After the slump of 2013 the winds of change have been howling through McLaren as the famous British team look to rebound.
The biggest change came as Group Chairman Ron Dennis inserted himself back in the position of CEO ousting the man who had replaced him, following his stepping down in 2008, Martin Whitmarsh.
Since then the 66-year-old has completely restructured the management structure at the Woking team, hiring former Lotus boss Eric Boullier as Racing Director alongside Managing Director Jonathon Neale as well as making the position of CEO at McLaren Racing – one that has yet to be filled.
Since his apparent departure no-one has seen or heard from Whitmarsh as it is believed he is remaining out of the public eye while he settles his payout package, however Dennis did finally make some reference to his successor and now predecessor, for whom some believe was too nice to run an F1 team effectively.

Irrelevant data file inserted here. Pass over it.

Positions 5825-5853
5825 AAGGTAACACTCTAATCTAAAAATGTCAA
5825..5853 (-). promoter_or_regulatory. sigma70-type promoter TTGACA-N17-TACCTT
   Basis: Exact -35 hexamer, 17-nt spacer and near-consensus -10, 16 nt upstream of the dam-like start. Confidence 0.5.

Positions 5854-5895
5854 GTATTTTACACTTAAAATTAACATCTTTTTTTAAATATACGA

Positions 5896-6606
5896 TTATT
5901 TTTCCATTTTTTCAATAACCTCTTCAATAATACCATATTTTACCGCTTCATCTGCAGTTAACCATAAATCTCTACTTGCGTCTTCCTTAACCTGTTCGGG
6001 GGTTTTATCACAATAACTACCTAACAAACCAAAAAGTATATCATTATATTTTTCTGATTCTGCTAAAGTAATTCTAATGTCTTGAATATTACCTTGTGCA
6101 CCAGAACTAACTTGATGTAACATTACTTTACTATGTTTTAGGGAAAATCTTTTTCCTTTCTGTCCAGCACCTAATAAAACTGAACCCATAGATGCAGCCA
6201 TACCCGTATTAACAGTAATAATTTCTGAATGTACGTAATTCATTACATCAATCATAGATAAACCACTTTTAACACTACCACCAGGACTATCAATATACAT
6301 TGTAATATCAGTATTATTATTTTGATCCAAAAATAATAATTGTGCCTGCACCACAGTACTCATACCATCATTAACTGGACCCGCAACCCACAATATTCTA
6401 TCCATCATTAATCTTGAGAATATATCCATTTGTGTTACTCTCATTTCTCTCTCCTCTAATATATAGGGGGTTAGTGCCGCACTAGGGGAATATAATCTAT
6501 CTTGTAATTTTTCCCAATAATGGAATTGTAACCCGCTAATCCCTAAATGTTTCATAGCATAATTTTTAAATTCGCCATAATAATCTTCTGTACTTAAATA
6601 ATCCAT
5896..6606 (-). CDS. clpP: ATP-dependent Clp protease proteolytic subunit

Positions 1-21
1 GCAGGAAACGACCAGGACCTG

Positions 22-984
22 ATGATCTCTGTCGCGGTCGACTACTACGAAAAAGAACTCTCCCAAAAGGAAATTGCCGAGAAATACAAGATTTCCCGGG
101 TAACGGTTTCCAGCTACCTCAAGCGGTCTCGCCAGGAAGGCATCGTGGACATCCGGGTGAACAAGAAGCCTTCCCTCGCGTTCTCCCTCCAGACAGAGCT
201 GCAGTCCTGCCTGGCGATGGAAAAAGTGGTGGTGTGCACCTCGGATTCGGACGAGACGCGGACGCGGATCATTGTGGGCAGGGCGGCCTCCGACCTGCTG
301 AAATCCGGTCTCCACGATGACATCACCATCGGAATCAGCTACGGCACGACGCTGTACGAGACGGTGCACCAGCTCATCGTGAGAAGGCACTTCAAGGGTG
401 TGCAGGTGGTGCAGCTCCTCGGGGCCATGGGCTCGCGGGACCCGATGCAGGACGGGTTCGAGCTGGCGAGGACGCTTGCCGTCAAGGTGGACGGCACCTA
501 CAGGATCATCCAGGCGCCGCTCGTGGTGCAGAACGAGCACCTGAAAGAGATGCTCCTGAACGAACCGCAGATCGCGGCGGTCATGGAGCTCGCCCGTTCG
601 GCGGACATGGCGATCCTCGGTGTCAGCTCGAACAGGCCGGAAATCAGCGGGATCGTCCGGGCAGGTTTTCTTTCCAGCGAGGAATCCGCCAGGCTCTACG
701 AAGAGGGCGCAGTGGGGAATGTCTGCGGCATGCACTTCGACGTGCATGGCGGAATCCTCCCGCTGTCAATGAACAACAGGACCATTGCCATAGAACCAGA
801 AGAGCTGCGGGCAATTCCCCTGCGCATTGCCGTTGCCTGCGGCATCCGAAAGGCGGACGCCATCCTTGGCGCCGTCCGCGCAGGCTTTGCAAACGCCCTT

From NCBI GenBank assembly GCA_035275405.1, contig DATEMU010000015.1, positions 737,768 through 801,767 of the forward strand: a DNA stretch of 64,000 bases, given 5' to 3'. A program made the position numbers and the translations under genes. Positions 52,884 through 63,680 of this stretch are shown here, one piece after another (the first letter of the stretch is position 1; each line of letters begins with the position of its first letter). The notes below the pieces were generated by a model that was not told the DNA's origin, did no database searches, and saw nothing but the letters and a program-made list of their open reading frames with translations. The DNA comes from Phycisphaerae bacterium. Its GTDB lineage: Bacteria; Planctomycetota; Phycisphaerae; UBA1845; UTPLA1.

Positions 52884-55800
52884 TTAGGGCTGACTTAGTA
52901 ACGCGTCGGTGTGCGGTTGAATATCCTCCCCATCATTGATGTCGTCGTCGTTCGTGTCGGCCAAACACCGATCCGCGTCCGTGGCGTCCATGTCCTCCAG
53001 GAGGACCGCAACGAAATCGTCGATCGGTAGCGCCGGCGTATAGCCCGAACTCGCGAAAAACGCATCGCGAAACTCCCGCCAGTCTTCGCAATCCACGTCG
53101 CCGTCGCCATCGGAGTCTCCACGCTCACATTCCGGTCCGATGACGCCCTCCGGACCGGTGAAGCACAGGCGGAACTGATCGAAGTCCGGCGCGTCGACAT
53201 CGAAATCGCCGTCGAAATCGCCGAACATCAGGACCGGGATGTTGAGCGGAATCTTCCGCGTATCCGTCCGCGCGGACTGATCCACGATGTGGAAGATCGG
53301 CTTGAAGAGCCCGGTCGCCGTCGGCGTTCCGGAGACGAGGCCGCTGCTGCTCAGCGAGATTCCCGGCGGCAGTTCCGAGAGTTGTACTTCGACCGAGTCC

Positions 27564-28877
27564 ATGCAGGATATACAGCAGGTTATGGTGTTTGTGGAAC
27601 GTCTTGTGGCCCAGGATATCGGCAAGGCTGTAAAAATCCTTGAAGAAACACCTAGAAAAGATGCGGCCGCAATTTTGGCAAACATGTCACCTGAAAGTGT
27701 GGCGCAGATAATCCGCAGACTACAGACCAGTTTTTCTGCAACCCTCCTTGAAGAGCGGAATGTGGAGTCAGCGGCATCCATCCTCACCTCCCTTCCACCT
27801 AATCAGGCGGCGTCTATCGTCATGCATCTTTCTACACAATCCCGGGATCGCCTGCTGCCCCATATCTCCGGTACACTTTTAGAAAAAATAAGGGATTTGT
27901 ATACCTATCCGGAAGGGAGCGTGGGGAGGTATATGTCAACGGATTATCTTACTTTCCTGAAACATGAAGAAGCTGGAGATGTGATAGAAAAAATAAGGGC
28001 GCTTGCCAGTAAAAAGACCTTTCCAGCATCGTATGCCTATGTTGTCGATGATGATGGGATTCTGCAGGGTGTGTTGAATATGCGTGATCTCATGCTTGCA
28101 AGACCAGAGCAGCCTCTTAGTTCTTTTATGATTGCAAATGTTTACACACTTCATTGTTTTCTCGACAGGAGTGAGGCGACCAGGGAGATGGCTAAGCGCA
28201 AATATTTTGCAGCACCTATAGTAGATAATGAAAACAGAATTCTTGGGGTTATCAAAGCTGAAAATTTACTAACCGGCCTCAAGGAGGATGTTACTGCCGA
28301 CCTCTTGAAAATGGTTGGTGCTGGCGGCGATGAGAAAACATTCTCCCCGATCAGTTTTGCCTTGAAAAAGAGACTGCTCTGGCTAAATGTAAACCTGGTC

“Martin is a friend,” Dennis told reporters including GMM. “We did not fall out. Some decisions you take in life are not that easy, and I will not elaborate.”
However Dennis’ evaluation of the working atmosphere under Whitmarsh was quite scathing.
“Of course, I have a lot of respect for the people in our team but they were distracted, not focused enough,” he added.
During Whitmarsh’s tenure McLaren lost one of it’s young prodigies in Lewis Hamilton and it’s title sponsor in Vodafone, the team will also be making the switch from Mercedes to Honda power in 2015.
Though the man who replaced Hamilton, Sergio Perez, has since been replaced by Kevin Magnussen for 2014, Dennis does admit to have some reservations over the son of former driver Jan Magnussen.
“I’m not a great believer in sons of drivers,” he added, but Dennis believes Kevin’s “steely determination” will result in “an exceptional career”.
And on the topic of a new team sponsor, the man who is known for his eloquent speeches had an interesting comparison for his team.
“I strongly believe we are (like) Manchester United,” he said.
“Inevitably, when you have a run of poor results, people push the rate card down.
“But I know what this company is and what this Grand Prix team can achieve, and that requires the correct recognition from and close relationship with a principal sponsor,” said Dennis.
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